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In June 2010, Jacobs Farm/Del Cabo, the Pescadero, CA-based organic cooperative grower, packer and distributor, expanded its operations to include a new warehouse, packing and distribution facility in Boston, MA, that would allow for more timely distribution of organic culinary herbs and edible flowers throughout the region. The new HAACP-approved operation is the first East Coast facility for the company. Marina Pace, marketing representative, told The Produce News that in early January, Sara Rostampour joined Jacobs Farm/Del Cabo as manager of the new facility.

"Sara is a recent graduate of Cornell University. She has a masters degree in horticulture and a bachelor of science degree in nutrition, cum laude," said Ms. Pace. “Sara recently worked with the U.S. Department of Agriculture's Women, Infants and Children program, or WIC, which targets lower-income persons at nutritional risk.”

Having created Jacobs Farm in 1980, which developed into a successful organic farming operation, and with a knack for developing niche markets, longtime organic farmers Larry Jacobs and Sandra Belin were confident in their vision for their next venture. In 1985, they encountered a community of struggling, subsistence-level farmers in Mexico, and the Del Cabo cooperative was conceived.

The idea of farm- and community-centered production supported by international market opportunities proved to be successful. Today, the collaboration between Jacobs Farm and the Mexican growers provides over 400 farming families with needed training in organic growing, harvesting and handling, as well as start-up funds, farming technology, administrative training and consistent distribution channels, all of which ensure the best return for small-scale farms.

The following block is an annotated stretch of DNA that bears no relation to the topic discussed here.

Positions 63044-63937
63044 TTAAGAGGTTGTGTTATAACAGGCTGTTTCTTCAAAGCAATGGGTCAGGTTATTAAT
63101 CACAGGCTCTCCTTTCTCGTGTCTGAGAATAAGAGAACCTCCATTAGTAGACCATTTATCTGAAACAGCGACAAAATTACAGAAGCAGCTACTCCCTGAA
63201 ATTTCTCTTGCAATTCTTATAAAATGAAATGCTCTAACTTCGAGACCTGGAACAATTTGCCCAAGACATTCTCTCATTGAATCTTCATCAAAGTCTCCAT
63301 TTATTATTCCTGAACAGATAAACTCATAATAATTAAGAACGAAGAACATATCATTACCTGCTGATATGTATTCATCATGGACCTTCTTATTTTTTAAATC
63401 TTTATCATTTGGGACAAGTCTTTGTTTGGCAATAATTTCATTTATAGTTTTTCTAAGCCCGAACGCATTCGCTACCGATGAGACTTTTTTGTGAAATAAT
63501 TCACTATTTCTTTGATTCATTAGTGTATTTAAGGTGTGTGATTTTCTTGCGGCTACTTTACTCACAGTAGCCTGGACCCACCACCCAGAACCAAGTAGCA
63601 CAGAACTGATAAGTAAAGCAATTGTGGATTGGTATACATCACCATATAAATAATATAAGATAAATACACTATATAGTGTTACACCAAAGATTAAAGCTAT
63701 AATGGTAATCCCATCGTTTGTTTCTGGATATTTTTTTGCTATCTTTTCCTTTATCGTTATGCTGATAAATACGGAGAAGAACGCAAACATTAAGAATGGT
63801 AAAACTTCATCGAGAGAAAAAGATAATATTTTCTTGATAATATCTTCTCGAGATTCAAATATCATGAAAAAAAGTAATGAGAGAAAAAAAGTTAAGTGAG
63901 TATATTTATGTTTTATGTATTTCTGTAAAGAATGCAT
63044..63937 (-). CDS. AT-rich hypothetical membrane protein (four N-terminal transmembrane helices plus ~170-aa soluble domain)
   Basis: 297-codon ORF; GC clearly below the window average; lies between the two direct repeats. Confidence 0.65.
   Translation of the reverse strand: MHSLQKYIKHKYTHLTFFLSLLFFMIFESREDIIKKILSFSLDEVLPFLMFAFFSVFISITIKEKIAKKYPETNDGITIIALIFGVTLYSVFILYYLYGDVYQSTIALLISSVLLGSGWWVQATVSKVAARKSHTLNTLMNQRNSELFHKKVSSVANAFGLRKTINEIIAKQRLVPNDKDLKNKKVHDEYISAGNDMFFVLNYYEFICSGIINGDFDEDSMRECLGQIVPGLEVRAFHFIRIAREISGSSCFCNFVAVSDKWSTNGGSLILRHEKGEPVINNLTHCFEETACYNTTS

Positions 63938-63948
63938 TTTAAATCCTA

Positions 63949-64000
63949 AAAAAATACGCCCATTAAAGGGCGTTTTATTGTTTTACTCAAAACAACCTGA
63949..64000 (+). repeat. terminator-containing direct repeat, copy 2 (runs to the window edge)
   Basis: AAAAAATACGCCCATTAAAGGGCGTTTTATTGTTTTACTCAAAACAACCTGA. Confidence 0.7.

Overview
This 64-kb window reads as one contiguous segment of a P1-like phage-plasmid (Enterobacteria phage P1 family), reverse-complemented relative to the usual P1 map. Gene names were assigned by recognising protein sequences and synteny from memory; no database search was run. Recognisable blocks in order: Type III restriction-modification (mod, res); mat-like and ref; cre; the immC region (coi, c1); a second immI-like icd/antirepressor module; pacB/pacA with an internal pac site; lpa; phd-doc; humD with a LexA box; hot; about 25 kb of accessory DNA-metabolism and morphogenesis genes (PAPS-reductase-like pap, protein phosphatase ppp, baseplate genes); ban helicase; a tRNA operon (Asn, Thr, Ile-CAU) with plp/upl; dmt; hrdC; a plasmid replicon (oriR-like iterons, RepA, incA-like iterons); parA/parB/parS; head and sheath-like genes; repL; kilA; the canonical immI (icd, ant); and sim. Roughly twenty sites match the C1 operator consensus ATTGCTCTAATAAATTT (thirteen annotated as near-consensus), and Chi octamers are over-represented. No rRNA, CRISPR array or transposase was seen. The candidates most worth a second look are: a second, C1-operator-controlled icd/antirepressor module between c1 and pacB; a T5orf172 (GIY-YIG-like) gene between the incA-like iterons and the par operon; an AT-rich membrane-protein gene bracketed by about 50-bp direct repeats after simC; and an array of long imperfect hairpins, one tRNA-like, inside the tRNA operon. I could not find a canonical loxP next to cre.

Ms. Pace said that Jacobs Farm now offers more than 60 varieties of organic culinary herbs and edible flowers. Del Cabo specializes in organic cherry and specialty tomatoes, organic vegetables and organic basil.

“All varieties of Del Cabo cherry varieties are in strong supply currently,” said Ms. Pace. “The crops have all benefited from the excellent growing conditions at our farms in southern Baja, California. This has led to prolific yields of cherry tomatoes that have excellent eating quality.”

In fall 2010, the company began new screenhouse production in southern Baja. Ms. Pace said that it continues to yield both Persian and slicer cucumbers. She added that the harvest was beginning to wind down in mid- January.

“From the same growing region, we are also trialing new eggplant varieties, including Japanese and white eggplants, as well as an Italian heirloom variety, Rosa Bianca,” said Ms. Pace. “The Rosa Bianca eggplant is grown specifically for its outstanding flavor. These will be coming to market at the end of January.”